ESCONDIDO — The former Ice-Plex building will be replaced with a 50-megawatt lithium-ion battery storage facility following the Escondido City Council’s recent approval.
The City Council, during a Dec. 6 meeting, unanimously approved a major plot plan permit for the construction of the battery storage project at 555 N. Tulip Street, along with its adopted mitigation plan and a zoning amendment to change the property from “planned development industrial” to “general industrial use.”
The Escondido Planning Commission previously approved the project in a 5-1-1 vote in October, with one commissioner absent.
Referred to as the Goal Line Reliability Project by applicant and owner Onward Energy, the lithium-ion battery energy storage facility planned for the 6.5-acre site will be capable of delivering up to 50 megawatts of energy storage with an 8-hour capacity. The stored energy will be discharged into the grid when the energy is needed via a substation already in place onsite.
According to its developer, the battery storage facility will be constructed within the existing ice rink, which closed in July 2020, and its parking facilities. The adjacent 50-megawatt natural gas power plant, also owned by Onward Energy, will remain.
The company plans to use portions of the existing Ice-Plex building for office space at the future battery storage facility.
According to RinkAtlas.com, Ice-Plex was the only skating facility in San Diego County with two full-size ice sheets and one of only a few facilities in North America with a pair of Olympic-sized sheets.
Commissioners identified two main concerns with the project, namely rezoning and the applicant not specifying a battery unit during the project’s entitlement process.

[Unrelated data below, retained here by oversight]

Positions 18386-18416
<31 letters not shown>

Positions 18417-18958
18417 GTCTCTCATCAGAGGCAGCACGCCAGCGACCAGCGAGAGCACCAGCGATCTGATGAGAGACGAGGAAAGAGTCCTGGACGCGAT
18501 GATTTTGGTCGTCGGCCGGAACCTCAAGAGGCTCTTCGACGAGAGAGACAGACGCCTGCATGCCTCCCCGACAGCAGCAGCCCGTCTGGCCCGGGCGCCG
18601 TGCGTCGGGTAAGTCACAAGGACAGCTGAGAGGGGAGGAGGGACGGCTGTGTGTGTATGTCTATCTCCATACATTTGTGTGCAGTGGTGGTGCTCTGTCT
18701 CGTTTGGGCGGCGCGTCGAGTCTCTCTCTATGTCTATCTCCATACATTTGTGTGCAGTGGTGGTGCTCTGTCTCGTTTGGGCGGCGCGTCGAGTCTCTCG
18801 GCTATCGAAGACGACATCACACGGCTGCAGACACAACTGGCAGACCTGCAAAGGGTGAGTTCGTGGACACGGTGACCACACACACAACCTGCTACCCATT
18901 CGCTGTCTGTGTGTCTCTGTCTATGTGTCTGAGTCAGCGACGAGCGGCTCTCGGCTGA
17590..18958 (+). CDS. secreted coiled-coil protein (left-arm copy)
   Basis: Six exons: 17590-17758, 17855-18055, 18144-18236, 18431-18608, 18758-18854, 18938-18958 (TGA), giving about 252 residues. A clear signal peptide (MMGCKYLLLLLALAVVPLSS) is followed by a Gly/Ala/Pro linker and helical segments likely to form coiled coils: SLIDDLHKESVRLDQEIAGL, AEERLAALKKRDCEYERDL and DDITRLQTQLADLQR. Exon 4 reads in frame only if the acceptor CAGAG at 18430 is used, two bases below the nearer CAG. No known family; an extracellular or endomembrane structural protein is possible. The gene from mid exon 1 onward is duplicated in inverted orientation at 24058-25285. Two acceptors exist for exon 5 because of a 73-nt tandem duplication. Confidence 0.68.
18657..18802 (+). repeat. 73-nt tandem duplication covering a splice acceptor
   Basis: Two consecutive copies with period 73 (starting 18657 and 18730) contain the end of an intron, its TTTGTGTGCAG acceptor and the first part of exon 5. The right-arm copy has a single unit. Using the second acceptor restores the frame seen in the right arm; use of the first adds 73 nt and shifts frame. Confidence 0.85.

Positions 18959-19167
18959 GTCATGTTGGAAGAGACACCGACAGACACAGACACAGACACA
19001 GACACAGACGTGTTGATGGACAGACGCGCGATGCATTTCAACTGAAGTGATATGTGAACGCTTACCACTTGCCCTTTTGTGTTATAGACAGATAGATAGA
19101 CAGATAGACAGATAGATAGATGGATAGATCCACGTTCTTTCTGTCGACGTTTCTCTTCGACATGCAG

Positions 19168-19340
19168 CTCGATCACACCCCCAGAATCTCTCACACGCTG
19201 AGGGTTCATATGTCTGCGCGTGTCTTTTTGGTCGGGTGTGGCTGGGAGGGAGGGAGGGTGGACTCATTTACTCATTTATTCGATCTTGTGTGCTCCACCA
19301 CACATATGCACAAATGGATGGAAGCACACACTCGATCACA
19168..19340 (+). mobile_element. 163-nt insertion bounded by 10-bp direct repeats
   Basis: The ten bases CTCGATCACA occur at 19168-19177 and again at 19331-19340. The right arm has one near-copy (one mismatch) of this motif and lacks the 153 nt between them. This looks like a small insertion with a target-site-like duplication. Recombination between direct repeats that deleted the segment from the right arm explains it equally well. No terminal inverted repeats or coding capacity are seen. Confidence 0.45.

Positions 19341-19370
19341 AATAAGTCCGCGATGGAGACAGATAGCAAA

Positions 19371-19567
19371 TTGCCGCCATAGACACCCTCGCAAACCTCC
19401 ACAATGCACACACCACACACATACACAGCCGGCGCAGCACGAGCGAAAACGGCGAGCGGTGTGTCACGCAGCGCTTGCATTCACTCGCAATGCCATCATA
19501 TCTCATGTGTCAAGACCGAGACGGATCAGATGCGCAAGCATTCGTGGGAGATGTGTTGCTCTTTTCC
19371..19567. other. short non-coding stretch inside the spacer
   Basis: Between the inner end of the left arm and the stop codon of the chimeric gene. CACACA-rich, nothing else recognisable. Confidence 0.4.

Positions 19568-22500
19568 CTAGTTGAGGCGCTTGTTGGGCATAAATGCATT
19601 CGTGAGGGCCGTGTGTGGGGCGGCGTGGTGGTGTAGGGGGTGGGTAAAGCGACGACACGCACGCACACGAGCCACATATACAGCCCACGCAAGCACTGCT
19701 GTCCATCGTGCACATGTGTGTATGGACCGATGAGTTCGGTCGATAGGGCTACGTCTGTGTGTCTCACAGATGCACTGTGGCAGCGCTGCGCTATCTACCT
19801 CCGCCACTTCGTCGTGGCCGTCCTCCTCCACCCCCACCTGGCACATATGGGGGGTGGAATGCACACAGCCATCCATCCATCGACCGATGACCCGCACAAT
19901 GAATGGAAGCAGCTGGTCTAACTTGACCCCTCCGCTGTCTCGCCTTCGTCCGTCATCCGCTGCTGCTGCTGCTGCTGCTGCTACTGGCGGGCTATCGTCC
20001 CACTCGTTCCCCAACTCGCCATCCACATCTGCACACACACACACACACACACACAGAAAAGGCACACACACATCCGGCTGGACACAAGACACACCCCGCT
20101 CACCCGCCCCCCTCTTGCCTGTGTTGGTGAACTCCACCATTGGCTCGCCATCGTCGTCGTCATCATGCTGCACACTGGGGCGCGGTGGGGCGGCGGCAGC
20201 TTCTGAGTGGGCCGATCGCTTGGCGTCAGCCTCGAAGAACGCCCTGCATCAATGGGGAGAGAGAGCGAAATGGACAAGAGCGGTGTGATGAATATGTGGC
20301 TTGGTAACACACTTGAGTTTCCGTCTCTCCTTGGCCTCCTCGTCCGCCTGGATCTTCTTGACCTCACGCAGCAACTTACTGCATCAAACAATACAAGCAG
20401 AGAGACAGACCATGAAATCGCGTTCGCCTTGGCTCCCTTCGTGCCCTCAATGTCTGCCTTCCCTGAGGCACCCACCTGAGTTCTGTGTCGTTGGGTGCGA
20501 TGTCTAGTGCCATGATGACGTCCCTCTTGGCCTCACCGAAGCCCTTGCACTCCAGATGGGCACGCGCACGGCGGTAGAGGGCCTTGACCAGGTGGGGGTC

Senior Planner Ivan Flores explained that although the “planned development industrial” zoning designation may have existed in 1992 when the ice rink and natural gas plant were approved, the zoning designation no longer exists under the city’s zoning code or general plan.
“This is essentially a cleanup of the Escondido zoning map and is consistent with the general plan land use designation,” Flores told the City Council.
In response to the entitlement process concern, staff said the applicant had provided an analysis of potential battery manufacturers to design, construct and operate under California fire code standards and noted that the city’s fire department required the project to choose a manufacturer that complies with the National Fire Protection Association.
The applicant must also obtain a hazardous material business plan from the San Diego County Department of Environmental Health, which also requires review from the city fire department, before issuing a building permit.
“The project has been conditioned to ensure no impacts on public health, safety, and welfare will occur,” the staff report states.
The project is 900 feet away from the closest residential area and situated next to the city’s flood control channel.
According to Flores, the closest battery unit will be about 35 feet from the front property line; however, 12-foot walls will screen the 10-foot-high units so that they are not visible from the public right-of-way.
The city did not receive any public comments on the project as of the Dec. 6 meeting, and no one attended the three public outreach meetings over the summer, Flores said.